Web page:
Story | 30 Dec, 2019

A Reflection on Protected Areas in Serving Wildlife Migration: Endangered Oriental Storks

CEESP News: by Linda Wong and Jinfeng Zhou, Secretariat of the China Biodiversity Conservation and Green Development Foundation (CBCGDF).

Starving migratory Oriental Storks have been found in northeast China this wintering season. Field investigations found that the lack of food in unfriendly Protected Areas, as well as poisoning, were among the main reasons. This lead to an reflection on area-based conservation measures of the Post-2020 Biodiversity Framework.

Oriental stork (Ciconia boyciana) is an endangered species with an estimated global population less than 3,000. These protected birds migrate about 3,000 km from the breeding grounds in the Amur region in China and Russia to the main wintering ground in the Yangtse basin in China. [1] 

In October 2019, we received multiple reports from volunteers that these migratory birds were found staved in Hebei Province and Tianjin City in northern China, which are the key wintering sites along the East Asian-Australasian Flyway (EAAP). We, the China Biodiversity Conservation and Green Development Foundation (CBCGDF), started field investigations immediately.

What we found is that it's difficult for the Oriental Storks to find food in Protected Areas (PA) including the Qilihai National Wetlands Reserve in Tianjin and the Caofeidian Provincial Wetlands Reserve in Hebei Province.

Bodies of Oriental Storks were found in Tangshan on Dec 19th 2019.       Photo: CBCGDF Investigation Team

Bodies of Oriental Storks were found in Tangshan on December 19th 2019. Photo Credit: CBCGDF Investigation Team.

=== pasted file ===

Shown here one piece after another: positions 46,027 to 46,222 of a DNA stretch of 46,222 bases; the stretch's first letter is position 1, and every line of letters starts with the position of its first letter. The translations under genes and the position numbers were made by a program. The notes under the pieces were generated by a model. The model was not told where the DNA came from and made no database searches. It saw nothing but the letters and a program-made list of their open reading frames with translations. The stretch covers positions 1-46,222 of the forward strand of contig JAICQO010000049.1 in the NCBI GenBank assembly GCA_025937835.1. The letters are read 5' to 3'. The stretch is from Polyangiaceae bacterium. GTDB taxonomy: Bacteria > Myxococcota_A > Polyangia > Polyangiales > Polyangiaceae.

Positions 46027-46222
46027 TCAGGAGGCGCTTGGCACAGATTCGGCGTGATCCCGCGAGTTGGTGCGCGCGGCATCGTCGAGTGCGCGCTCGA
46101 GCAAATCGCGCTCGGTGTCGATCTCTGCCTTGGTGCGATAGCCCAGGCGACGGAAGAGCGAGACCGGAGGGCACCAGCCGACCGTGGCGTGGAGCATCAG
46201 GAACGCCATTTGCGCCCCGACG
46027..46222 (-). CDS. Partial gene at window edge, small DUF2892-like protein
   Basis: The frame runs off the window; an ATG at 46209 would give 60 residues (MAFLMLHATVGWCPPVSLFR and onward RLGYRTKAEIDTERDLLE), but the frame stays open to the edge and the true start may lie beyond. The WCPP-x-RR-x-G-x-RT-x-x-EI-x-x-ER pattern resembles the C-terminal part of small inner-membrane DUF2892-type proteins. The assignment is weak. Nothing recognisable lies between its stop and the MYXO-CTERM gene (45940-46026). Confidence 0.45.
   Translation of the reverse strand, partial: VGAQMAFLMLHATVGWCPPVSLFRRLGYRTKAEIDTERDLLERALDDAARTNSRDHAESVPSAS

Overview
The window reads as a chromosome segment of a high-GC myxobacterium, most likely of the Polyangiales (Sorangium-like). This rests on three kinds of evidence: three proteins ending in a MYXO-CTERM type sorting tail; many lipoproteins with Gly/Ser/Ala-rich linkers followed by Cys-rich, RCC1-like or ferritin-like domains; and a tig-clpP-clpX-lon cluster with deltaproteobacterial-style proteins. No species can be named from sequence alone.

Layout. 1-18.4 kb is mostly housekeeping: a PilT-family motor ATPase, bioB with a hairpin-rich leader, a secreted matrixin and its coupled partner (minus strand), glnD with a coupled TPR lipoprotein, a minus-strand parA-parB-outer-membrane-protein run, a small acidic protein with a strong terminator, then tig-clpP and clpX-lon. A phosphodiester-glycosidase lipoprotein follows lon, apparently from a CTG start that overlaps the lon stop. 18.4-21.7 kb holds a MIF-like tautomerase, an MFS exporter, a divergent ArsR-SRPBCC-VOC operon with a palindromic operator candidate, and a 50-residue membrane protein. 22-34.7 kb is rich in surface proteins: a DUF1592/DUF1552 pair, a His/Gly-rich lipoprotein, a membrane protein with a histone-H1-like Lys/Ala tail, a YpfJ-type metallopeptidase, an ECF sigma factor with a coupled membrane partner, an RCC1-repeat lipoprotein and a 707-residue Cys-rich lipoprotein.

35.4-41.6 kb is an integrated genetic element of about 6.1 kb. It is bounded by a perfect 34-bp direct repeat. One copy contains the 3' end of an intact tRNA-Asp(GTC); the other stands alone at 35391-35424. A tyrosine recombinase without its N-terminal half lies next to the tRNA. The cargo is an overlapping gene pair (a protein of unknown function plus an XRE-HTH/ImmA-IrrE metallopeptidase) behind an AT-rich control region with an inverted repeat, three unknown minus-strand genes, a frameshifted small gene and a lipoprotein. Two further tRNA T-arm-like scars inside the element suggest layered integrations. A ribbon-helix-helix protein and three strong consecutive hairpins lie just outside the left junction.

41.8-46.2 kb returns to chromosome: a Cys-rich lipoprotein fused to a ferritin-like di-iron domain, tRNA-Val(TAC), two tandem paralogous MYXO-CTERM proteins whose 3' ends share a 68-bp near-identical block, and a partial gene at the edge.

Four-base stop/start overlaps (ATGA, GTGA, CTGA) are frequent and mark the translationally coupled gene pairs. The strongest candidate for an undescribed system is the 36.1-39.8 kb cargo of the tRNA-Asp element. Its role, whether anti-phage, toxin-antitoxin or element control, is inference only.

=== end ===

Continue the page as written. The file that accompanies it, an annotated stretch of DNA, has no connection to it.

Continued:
The main problems we discovered in the Qilihai PA include: 1) The water in the wetlands is too deep for these birds to stand in the water; 2) The harvesting of reeds by local workers disturbed and scared them away; 3) Illegal fishing in the PA greatly impact the food supply of the Oriental Storks; 4) It's difficult for independant parties to observe the conditions, due to a lack of public oversight mechanism.

We learned about the situation mainly from information collected by the unmanned aerial vehicle, and from researchers who reported lost signals from the Oriental Storks they were tracking, after these birds flew into the Reserve. The problems in Caofeidian Wetlands (in Tangshan, Hebei Province) are: 1) A significant part of core zones of the PA were outsourced to aquaculture farmers, who are unfriendly to foraging birds and try to scare them away with firecrackers; [2] 2) Poisoning and illegal poaching were found. [3] In our investigations, a total of 13 deaths (suspected of poisoning) has been recorded in December 2019 in Tianjin and Caofeidian.